Pity poor Kevin Mark Trail, a man who has to try and emerge from the shadow of his one time employer. Not the tight-fisted boss who paid him �2.50, or even the minimum wage touting warehouse manager who managed �4.10; no, our Kev is going to have to work very hard to keep up with his mate Mike ‘The Streets‘ Skinner. But if we’re to believe his lyrics he’s not going to be to worried, there’s “no need to stress, just be the best I can be” he states on the track Perspective (his single from last year).
Whether being the best he can be is good enough is difficult to judge. When your introduction to the world comes via the current voice of a (chav) generation, you’re going to have to do something pretty special to impress on your own terms. The blandness of Trail’s approach, musically and lyrically, will do little to excite the more savvy listener.
With time, perhaps, he may open up and become a little more inventive, but with Just Living, he appears to have stretched himself a little too far creating an entire album. If this is Trail’s best, then he may as well quit now, and continue contributing to more vibrant performers work.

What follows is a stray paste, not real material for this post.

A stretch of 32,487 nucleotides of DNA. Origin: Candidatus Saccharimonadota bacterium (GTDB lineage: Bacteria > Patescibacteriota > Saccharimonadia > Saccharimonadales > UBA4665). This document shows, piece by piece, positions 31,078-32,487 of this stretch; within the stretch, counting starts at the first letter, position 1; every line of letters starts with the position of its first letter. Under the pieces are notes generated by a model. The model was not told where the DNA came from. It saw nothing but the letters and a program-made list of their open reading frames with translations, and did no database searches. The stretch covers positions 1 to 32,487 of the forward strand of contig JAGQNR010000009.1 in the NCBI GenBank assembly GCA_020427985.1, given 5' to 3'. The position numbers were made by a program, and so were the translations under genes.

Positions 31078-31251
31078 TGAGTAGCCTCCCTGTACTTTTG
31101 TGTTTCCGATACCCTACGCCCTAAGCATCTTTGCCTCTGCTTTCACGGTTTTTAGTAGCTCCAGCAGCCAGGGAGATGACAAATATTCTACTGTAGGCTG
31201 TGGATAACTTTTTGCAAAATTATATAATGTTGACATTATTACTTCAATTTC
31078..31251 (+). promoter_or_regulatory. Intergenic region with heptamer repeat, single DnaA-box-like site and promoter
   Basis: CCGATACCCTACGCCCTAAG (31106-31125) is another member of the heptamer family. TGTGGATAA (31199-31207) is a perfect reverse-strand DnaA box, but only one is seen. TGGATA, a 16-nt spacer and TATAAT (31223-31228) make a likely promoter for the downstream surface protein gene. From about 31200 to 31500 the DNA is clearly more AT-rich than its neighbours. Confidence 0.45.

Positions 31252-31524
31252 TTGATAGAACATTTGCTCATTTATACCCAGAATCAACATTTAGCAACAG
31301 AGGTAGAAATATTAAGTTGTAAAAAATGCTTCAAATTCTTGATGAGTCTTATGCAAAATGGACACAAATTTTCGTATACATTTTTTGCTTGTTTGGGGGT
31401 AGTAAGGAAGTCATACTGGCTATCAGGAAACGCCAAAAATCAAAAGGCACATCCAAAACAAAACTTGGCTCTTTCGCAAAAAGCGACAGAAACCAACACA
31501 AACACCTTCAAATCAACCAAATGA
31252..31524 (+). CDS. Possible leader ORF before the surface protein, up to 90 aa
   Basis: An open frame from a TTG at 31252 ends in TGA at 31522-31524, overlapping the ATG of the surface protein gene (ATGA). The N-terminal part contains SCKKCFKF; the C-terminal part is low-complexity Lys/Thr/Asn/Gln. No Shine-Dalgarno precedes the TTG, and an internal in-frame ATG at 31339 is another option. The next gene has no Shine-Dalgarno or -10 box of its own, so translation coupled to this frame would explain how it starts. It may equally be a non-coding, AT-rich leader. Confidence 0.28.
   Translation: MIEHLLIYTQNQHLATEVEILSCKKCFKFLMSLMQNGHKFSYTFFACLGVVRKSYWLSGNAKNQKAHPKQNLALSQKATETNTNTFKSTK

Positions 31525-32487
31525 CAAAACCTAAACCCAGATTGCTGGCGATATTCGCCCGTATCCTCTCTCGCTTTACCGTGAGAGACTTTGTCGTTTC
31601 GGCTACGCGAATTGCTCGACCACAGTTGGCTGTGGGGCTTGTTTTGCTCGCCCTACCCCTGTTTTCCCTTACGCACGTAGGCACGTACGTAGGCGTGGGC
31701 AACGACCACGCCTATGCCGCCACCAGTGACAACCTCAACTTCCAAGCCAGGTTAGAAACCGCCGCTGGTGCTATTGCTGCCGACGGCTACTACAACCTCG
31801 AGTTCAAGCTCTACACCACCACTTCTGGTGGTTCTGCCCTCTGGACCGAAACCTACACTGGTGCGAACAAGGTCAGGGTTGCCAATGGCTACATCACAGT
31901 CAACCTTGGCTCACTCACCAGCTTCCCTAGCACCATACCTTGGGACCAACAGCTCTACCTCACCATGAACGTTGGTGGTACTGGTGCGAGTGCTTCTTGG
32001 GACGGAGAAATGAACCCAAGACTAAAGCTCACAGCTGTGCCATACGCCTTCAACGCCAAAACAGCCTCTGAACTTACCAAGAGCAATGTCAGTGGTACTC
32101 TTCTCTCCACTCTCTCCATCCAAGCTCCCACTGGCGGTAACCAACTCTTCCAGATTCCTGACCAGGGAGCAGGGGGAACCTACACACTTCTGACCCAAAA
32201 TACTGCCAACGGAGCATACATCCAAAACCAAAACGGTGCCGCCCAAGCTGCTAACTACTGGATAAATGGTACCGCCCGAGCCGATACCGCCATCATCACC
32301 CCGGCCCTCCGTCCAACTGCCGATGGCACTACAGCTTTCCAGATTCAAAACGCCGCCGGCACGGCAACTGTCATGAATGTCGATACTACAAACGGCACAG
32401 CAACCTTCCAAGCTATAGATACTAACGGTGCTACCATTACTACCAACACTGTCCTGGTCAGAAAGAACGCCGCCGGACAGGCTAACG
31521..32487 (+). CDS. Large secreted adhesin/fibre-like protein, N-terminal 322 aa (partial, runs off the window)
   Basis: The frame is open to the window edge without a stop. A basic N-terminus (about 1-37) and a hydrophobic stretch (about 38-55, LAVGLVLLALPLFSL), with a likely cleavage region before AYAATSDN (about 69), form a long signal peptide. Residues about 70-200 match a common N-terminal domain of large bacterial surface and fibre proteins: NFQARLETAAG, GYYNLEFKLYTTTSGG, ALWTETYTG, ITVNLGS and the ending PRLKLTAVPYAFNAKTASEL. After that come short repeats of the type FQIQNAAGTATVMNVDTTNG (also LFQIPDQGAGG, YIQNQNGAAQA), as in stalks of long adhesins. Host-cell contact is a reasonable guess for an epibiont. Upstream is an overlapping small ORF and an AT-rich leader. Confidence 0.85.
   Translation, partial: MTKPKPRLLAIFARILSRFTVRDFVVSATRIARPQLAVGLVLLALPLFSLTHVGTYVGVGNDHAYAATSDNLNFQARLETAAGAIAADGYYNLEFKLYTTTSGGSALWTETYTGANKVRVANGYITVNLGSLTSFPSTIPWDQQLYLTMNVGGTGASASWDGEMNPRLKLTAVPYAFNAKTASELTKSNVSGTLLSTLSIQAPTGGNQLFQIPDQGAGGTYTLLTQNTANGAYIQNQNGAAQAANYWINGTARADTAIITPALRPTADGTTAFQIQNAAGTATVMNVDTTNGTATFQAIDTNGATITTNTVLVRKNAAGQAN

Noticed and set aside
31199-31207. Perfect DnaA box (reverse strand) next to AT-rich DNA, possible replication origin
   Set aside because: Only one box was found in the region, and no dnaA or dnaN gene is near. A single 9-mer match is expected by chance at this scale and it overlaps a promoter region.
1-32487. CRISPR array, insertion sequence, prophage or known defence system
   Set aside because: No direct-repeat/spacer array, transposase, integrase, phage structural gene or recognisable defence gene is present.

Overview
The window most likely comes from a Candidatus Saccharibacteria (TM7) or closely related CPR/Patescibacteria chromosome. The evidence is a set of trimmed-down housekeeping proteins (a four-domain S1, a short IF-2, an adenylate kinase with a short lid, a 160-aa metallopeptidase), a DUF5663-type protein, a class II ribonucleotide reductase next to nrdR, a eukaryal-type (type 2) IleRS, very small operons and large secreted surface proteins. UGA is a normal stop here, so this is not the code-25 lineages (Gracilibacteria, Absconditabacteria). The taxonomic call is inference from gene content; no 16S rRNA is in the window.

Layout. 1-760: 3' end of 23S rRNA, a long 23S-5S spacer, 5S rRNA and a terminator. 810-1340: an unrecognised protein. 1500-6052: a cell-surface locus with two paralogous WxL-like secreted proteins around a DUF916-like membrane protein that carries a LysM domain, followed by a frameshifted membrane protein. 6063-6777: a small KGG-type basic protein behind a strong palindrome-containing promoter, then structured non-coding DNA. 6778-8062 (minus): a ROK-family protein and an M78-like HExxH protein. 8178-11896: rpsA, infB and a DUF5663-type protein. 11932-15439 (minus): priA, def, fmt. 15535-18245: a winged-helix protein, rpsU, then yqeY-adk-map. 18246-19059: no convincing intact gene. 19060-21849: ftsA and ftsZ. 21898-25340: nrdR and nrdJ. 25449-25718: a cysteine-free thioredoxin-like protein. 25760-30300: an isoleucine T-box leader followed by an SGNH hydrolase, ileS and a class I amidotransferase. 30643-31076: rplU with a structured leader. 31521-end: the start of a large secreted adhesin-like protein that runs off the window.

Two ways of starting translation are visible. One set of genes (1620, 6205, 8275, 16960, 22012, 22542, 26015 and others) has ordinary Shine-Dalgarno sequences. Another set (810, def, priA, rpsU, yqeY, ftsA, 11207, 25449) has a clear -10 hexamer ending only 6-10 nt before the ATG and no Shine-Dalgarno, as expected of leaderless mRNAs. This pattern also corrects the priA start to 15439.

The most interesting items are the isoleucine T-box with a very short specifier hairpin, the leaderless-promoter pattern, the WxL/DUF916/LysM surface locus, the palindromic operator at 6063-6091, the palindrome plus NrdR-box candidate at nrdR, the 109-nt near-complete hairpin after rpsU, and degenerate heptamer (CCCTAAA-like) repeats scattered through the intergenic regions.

He has a great voice, but sadly his backing tracks are nothing short of woeful, and his lyrics lack the impact and wit of his former employer (Skinner, not the warehouse manager). The level of excitement reaches fever pitch in the track Bread, as Trail tries to emote about the trials and tribulations of family life. It turns out that sometimes his family has disagreements, and sometimes, they drink brew.
Although the sentiment of Bread is warming, and is to be commended, there is something lacking in the delivery. This is no match for Madness‘ ode to family life Our House for example. Instead, it is almost as misguided as Carla Lane’s sitcom of the same name. Trail is trying to define the landscape that created him and his music, but unlike The Specials, or The Streets, there is very little to hold the interest.
There’s not enough danger, or humour, and at times Trail seems to be more than content to sit in on a Saturday, watching Blind Date in his slippers supping on a fresh cup a cha. It’s not enough to prick the consciousness of today’s Thirtysomething, let alone the yoof.
While this album is unlikely to set many people running to the record store, it does have some redeeming features, namely Trail’s smooth R’n'B vocals. It would be churlish to write him off just yet, in fact given stronger material it’s likely we’ll see Trail surface as a strong vocal talent elsewhere. For now, the criminal blandness Just Living is a missed opportunity: just wait until he starts really living.